Mandated by most states, a grace period for paying premiums is generally extended to life, disability and medical insurance policy owners. Typically the policy will remain in force if the premium payment is received within, for instance, 15 or 31 days after the premium date.
However, whether you need extra time to pay because of cash flow problems or you simply have let the deadline slip through administrative laxity, be careful with grace periods. Before you think it's okay to send your premium in "just a little bit late," consider a recent case:
The medical insurance premium due date was January 1st. The insured person required hospitalization on January 3rd. The hospital phoned the insurer to verify coverage. The insurance company refused to guarantee reimbursement to the hospital because the premium had not been paid. The hospital then refused admission and a physical health problem became suffused with a financial crises.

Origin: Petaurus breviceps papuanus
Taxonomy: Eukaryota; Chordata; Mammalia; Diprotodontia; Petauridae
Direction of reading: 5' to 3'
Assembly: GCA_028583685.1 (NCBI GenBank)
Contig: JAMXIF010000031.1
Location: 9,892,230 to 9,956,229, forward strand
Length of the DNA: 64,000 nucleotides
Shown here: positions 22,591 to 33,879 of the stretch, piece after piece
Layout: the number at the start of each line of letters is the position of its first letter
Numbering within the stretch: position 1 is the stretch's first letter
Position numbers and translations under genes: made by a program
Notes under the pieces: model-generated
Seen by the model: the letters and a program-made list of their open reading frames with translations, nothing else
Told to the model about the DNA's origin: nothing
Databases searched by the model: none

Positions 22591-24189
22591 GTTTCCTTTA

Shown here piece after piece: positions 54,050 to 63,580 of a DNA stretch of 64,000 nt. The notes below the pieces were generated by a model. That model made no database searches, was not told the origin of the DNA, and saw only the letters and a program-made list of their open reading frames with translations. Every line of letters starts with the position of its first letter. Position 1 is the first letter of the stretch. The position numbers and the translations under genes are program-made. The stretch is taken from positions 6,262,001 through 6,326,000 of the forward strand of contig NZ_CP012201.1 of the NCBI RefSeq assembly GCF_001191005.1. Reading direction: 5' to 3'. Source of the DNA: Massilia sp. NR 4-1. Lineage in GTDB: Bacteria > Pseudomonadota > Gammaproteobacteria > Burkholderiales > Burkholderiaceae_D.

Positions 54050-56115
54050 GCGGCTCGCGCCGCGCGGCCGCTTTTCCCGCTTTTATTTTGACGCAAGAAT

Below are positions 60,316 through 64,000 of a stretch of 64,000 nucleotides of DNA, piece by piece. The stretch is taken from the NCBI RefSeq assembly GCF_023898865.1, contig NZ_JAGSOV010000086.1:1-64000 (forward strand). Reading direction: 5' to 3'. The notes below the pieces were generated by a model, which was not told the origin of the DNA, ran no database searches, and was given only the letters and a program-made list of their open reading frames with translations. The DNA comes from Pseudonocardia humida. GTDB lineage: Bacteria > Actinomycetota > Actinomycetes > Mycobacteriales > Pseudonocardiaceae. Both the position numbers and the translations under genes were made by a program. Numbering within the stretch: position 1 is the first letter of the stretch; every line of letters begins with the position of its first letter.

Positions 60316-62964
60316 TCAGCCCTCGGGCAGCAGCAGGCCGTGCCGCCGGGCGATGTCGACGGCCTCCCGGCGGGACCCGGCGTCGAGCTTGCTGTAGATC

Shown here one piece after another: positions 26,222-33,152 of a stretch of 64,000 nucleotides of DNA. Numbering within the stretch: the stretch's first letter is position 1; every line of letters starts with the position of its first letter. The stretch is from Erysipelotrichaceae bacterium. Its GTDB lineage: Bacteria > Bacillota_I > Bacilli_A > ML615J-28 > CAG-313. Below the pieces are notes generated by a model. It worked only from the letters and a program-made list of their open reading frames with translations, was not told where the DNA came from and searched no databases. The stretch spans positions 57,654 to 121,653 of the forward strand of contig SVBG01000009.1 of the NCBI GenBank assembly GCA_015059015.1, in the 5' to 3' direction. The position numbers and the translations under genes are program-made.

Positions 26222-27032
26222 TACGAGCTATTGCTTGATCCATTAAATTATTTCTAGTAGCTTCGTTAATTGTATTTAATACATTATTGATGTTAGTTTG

Fortunately in this case, a friend of the insured person could and did hand-carry a cashier's check for the premium to the insurance company which then approved payment for the hospitalization (in this case, resulting in a one-day delay of admission). However, given the nature of both insurance company and hospital administrative systems, it is not hard to imagine that the shepherding of such a payment and notification thereof could cause a delay of a week or more right at the very time your health situation demands immediate care.
Do not play with the grace period -- you could be gambling with your very survival. In general, you should mail your premium check about ten days in advance of the due date to allow time for post office and insurance company processing. Establish a back-up person in case you become hospitalized or unable to handle your affairs. He or she can see to it your mail is opened and bills are paid on time.
Ray Babin was a Customer Service Analyst with Empire Blue Cross Blue Shield.